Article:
Not to be confused with the TV show or the Kirsty Alley film. Straight off the bat of Moonlighting Bruce Willis is on fresh form as Walter. Incidentally he is being stalked by Nadia’s ex called David (Willis’ character name in Moonlighting). Willis is witty sharp, physical and funny. Blind Date was a box office success but it was panned by critic’s, most likely as it poked fun at the very yuppies who were reviewing it.
Yes its packed with slapstick humour, but after all this is a Blake Edwards’ film. There’s mooning at a guard dog, golf balls knocking people out of trees, a menagerie of drunken moments as Nadia, played perfectly by Kim Basinger, causes mayhem, only for Walter to later embarrassingly do the same. There’s Walter holding David at gunpoint and getting him to ‘Moonwalk’. A Japanese ladies wig coming off. Walter’s sleazy workmate palming off his card to his date. A James Brown car alarm. The sulky French head waiter. There’s too many great moments and characters to mention.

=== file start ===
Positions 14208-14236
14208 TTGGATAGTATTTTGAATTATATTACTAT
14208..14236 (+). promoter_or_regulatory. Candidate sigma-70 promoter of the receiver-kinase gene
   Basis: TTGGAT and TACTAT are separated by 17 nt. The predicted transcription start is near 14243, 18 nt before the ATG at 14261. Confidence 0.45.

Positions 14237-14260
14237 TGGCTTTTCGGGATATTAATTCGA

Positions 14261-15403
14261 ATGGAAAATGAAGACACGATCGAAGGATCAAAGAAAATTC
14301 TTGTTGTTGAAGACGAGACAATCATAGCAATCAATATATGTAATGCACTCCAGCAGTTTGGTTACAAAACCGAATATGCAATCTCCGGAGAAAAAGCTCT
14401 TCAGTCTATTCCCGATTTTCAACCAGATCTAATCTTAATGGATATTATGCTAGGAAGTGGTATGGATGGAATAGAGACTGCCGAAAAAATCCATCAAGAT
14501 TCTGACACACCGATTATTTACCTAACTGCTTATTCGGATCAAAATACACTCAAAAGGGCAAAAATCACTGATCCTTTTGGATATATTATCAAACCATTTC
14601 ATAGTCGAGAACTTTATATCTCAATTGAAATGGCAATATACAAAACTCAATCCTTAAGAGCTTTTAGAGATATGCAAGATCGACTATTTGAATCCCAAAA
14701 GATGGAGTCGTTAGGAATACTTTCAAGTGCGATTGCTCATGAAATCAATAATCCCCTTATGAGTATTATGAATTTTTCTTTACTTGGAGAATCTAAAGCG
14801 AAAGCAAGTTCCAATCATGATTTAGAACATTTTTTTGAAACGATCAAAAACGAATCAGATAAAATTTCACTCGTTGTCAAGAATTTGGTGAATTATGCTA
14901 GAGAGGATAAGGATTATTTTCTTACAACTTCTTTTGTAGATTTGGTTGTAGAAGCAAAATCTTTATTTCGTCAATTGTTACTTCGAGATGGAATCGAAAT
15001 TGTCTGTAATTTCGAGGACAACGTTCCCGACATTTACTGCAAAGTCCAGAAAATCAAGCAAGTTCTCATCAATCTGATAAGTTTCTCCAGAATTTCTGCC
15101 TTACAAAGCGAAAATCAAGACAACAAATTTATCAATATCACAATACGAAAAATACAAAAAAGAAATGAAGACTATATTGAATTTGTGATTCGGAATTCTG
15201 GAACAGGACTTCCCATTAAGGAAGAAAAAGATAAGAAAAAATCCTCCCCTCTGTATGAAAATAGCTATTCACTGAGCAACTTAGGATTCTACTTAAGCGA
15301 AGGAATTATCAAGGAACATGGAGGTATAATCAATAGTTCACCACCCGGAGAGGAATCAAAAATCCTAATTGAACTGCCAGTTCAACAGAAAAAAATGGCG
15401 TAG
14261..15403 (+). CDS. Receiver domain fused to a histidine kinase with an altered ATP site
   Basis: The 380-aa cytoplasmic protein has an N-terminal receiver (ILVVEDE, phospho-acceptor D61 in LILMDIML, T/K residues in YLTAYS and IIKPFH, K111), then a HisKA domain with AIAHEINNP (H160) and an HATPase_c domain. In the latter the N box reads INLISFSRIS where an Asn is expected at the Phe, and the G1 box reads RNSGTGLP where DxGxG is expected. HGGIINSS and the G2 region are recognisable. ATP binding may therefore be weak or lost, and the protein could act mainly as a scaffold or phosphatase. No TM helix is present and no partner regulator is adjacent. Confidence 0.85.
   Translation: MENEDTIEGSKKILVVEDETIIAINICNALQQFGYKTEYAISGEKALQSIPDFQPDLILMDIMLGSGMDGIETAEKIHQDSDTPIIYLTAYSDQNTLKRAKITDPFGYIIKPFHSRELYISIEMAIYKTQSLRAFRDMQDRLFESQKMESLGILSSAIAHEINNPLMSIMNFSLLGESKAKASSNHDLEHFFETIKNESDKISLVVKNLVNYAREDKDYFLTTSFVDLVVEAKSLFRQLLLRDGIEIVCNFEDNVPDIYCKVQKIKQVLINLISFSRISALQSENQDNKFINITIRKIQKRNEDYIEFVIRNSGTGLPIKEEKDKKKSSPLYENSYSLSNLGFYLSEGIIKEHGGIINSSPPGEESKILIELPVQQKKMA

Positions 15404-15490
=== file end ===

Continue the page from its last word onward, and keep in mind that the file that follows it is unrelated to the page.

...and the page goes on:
It’s not perfect, it has it’s eye rolling moments and it’s not as slick and pacey as it could be, but bear in mind the late great Edwards was in his mid sixties when filming. Walter and Nadia fall in love a little quick and while the creeping around the house scene is not as well executed as Secret of My Success (1987) of the same year, Willis’ falling on the golf- ball is hilarious comparable to Bill Murray’s fall in Scrooged (1988).
There’s plenty of great lines and performances from the supporting cast. Phil Hartman and William Daniels are particularly memorable. And Henry Mancini’s score complements the film well.
Whether intentional or not writer Dale Launer and Edwards’ Blind Date offer a social commentary in amongst the comedy. Blind Date is actually very self aware, spoofing its own time period, highlighting the sterile materialism and superficial modern life of the 80s.
Overall great fun.